A spike in international cases of measles and an increase in the number of parents choosing not to vaccinate their children has health officials worrying that the 2012 Summer Olympic Games in London could produce thousands of new cases of the disease.
According to a Salon.com editorial by Rahul K. Parikh, M.D., the wholesale mingling of hundreds of thousands of people from all over the world could provide a perfect launching pad for a measles epidemic worse than the already historic outbreak currently being faced by Europe and, by extension, the United States.
Earlier this year, the Centers for Disease Control (CDC) issued a warning to travelers to get their measles vaccination or booster shot before heading to London for the Games. While the disease was considered to have been effectively eradicated in the U.S. in 2000, meaning measles no longer occurs year round in this country, the CDC reports that “the disease is still brought into our country by people who get infected abroad. In 2011, 222 people in the United States were reported to have measles. U.S. residents and visitors got measles abroad and brought it to United States and spread it to others. This caused 17 measles outbreaks in various U.S. communities last year.”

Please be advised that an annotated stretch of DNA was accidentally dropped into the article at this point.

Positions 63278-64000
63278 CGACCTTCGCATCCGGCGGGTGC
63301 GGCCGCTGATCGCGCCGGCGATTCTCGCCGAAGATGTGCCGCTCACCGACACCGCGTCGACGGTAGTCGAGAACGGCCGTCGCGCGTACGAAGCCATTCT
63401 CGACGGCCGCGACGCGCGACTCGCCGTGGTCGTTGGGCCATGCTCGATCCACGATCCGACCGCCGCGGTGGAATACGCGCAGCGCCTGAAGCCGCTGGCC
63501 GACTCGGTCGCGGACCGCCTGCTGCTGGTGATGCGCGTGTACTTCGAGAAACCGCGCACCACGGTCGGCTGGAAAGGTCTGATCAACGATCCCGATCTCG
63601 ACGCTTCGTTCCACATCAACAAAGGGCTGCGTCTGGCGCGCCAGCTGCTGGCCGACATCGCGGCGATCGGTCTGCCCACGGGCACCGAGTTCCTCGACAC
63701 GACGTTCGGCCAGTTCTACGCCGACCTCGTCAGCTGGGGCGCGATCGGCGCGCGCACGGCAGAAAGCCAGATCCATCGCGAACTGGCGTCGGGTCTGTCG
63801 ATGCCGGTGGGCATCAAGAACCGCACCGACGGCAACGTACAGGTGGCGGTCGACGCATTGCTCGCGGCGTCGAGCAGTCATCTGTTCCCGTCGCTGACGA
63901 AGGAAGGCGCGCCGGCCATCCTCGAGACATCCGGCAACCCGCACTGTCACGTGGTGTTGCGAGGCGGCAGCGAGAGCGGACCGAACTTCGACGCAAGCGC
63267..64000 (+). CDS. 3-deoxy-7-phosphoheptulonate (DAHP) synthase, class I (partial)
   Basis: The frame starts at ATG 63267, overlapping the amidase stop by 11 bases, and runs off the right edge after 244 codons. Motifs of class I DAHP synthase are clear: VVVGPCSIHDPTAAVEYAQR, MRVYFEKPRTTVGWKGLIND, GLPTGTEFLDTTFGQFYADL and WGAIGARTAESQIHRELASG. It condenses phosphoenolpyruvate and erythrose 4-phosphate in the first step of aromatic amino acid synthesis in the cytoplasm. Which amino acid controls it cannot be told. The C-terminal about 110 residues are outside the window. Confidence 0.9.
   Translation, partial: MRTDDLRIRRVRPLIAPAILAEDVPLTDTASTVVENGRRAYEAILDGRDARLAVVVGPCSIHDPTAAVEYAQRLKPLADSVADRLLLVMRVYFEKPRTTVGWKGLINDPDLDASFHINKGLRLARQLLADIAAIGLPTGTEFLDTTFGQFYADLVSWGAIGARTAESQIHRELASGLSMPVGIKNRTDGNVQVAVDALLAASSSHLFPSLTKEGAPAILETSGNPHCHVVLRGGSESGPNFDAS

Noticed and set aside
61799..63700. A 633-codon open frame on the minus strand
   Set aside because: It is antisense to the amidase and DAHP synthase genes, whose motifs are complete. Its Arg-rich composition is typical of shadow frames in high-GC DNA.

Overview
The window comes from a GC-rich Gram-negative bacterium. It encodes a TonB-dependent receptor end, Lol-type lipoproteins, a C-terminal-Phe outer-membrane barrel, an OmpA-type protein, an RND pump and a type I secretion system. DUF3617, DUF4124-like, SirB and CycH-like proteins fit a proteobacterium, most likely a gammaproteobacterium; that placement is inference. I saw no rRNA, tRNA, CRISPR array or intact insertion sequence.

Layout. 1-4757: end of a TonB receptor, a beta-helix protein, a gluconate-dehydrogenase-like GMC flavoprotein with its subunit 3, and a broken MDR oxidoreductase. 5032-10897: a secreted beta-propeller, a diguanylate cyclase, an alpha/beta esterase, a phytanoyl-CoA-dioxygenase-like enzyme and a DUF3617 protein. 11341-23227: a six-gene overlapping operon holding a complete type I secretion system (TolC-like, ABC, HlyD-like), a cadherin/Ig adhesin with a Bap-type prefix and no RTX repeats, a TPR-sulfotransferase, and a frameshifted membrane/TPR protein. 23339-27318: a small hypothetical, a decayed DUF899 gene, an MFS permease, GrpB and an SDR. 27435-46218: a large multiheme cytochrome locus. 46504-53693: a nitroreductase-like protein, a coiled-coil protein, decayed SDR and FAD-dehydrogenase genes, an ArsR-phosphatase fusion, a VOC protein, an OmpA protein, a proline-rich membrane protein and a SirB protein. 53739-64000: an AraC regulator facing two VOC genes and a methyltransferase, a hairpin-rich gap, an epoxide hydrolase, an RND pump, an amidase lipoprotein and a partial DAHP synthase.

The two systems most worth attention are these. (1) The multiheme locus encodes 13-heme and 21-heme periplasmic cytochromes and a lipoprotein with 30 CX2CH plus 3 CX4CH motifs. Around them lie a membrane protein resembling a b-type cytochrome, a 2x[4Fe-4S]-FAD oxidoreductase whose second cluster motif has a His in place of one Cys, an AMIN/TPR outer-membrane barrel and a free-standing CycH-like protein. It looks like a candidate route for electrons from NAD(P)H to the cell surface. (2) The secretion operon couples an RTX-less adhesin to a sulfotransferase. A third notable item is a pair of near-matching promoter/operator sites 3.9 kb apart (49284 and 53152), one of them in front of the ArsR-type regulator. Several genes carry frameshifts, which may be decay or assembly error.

The 2011 U.S. outbreak was the most severe that the country has seen since the mid-1990s, but in Europe, an astonishing 30,000 cases were reported in 2011. Ninety percent of the U.S. cases in 2011 came from people who caught the disease traveling abroad. Some, according to Parikh, were children too young to get the measles-mumps-rubella vaccine (MMR), but of the infected children old enough to be vaccinated, 3 out of 4 cases were in children whose parents refused to have them vaccinated.